Scientific studies are regularly published in various scientific journals. Science journalists who have contacted the journal and registered have prior access to them under an embargo that they undertake to respect. This is an advantageous system, but it is not without its critics.
The research community publishes its results in scientific journals such as Science, Nature, Cell, The Lancet and JAMA, often after going through a process known as “peer review”, in which two or three reviewers who are experts in the matter in question and have not been involved in the research assess the rigour and novelty of the article, as well as its scientific relevance and appropriateness to the journal’s subject matter, to decide whether it deserves to be published in the magazine.
Prior to publication, studies can be shared by the authors in repositories such as medRxiv, bioRxiv and arXiv. These preliminary papers are known as preprints, have not passed peer review and can be uploaded with few or no controls. They should therefore be treated with the utmost caution.
Peer review is not a guarantee of quality, irrefutability or that the conclusions of the study are a revealed truth. It does indicate that the journal editors and two or three reviewers have deemed the work worthy of dissemination to the academic community for discussion.
Scientific studies are regularly published in various scientific journals. Science journalists who have contacted the journal and registered have prior access to them under an embargo that they agree to respect. This allows them to work in advance on the papers (scientific research) to be covered and to talk to their authors and other independent researchers.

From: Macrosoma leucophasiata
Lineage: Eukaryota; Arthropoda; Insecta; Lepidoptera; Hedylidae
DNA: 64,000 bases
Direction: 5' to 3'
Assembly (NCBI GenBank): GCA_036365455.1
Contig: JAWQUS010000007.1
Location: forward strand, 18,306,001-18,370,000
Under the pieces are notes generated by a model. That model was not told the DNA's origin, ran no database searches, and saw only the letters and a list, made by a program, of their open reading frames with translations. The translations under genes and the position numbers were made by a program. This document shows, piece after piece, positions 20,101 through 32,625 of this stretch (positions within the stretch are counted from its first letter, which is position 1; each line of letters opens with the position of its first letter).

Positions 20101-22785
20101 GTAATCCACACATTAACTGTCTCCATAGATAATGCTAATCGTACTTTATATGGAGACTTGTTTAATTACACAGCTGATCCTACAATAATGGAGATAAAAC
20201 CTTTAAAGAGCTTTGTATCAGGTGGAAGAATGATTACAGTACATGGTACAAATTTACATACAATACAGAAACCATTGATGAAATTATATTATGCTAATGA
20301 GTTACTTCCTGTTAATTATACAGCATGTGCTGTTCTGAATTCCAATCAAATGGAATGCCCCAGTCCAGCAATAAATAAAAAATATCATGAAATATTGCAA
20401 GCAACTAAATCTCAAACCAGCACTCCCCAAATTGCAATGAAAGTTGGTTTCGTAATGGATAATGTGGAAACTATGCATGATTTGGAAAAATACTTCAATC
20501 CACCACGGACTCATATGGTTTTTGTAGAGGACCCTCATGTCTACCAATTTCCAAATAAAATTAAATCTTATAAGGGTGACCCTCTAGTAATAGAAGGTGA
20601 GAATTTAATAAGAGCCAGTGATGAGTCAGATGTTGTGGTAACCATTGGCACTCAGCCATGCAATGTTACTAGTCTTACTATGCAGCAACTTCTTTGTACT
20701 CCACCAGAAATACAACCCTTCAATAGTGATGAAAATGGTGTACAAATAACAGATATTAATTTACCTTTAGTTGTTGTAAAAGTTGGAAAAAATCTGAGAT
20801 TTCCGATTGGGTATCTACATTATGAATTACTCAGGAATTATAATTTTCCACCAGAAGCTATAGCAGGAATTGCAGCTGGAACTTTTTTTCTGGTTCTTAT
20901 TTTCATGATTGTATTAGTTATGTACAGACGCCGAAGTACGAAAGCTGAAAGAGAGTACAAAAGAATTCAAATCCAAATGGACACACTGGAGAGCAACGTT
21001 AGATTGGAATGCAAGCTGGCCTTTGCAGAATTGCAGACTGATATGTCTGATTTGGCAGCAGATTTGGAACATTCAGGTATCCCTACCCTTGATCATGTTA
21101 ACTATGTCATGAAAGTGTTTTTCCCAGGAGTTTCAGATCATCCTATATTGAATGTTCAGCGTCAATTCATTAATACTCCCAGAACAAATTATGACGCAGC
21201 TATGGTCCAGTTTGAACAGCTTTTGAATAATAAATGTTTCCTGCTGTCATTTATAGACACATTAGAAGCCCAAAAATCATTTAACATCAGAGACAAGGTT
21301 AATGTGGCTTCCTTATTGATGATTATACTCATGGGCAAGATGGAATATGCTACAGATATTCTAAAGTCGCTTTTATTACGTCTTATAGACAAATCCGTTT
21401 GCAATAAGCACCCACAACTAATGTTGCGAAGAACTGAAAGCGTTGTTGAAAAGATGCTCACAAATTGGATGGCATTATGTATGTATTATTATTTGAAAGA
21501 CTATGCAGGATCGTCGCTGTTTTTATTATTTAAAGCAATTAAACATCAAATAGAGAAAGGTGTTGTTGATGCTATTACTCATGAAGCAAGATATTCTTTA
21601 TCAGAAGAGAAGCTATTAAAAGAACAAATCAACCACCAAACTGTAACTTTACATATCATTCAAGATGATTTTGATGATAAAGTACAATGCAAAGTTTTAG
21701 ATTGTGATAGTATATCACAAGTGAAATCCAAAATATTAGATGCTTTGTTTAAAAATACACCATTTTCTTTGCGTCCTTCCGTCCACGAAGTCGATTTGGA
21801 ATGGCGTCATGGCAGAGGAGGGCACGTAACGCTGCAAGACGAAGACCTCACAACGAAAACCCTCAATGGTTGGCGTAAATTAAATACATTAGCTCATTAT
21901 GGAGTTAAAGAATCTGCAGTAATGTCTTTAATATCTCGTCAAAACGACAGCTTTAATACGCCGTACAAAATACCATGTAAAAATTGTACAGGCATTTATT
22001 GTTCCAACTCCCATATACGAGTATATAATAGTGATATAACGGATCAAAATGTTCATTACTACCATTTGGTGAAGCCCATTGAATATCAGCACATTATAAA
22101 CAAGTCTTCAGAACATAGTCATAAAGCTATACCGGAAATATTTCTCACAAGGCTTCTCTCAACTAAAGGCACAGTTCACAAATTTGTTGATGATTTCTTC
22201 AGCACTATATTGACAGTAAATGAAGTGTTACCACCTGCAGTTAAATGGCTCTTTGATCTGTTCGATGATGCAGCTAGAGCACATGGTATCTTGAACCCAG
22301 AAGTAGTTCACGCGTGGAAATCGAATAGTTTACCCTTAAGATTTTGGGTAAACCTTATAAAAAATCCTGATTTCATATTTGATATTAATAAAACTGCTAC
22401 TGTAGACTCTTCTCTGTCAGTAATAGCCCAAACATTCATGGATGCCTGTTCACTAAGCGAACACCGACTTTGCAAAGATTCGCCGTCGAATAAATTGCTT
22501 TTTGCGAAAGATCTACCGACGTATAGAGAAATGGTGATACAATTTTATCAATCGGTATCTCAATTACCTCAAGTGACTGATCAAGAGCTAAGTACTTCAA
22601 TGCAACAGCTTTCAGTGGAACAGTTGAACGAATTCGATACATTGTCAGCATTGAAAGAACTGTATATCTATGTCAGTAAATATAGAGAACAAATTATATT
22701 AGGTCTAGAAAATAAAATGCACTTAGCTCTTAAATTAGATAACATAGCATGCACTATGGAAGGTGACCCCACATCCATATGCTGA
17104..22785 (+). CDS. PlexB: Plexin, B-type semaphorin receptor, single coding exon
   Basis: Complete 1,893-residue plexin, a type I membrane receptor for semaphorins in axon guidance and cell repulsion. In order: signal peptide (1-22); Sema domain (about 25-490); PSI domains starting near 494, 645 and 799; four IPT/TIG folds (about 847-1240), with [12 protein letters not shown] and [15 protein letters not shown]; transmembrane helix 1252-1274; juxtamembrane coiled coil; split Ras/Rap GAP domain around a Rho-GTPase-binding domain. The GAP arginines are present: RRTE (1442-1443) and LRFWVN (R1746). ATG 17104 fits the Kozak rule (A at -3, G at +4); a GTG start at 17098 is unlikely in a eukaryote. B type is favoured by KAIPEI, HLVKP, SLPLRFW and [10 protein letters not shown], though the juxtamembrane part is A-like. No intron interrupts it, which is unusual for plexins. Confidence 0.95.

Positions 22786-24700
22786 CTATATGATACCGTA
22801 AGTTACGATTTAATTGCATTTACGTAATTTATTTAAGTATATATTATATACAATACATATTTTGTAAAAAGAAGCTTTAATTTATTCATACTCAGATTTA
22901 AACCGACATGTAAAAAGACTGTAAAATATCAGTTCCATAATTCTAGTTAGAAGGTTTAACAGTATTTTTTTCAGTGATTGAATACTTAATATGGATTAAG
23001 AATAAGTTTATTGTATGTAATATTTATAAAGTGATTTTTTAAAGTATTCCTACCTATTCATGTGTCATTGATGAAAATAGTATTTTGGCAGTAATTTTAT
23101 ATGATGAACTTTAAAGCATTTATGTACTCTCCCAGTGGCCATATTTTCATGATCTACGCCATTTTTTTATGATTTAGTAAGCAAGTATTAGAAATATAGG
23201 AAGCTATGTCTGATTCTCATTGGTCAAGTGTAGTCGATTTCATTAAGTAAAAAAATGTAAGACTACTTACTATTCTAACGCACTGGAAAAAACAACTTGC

There are two major platforms that work with embargoes: Eurekalert! and Springer Nature (which includes the journals of the Nature group). Both offer papers, press releases, researcher contacts, artwork and even press conferences in advance.
Although the system is not without its critics, respecting embargoes is part of the job of the science journalist. Violation of embargoes can result in the loss of access to the platforms that provide them.
Advantages and disadvantages of the embargo system
The embargo system in science journalism is designed, in principle, to give journalists access to information about upcoming science news publications in sufficient advance for them to do their job properly. In other words: the embargo should allow them to produce their own content in a way that is rigorous and attractive for the general public, without any rush, interviewing the authors of the articles, and cross-checking with other independent sources that assess the news.
So why is it criticised?
The system generates complaints whenever a journalist ‘skips’ the embargo, since the others have agreed to respect the times even if they already know the information; but there are reservations that go beyond such specific cases.
Critics argue that embargoes make it possible to fill pages by making science journalism totally reactive, passive. Media without a well-staffed science editorial staff or with precarious conditions can supply themselves with science content just by translating or directly copying press releases.
As a consequence, uncritical science journalism could be encouraged, fed only by press releases produced by the communication technicians of research centres and journals, which are very useful and informative materials, but are always partial information.
Moreover, there has also been much criticism of the fact that the research centres and scientific journals themselves, by deciding which research merits press releases, should be setting the agenda for science journalists.
In short, criticisms of the embargo system are related to the risk they pose in a publishing market in crisis and with problems of precariousness in the sector. In these conditions, instead of serving as a tool that helps to improve science journalism, it may discourage the proactive pursuit of original stories, which are the ones that enrich journalism.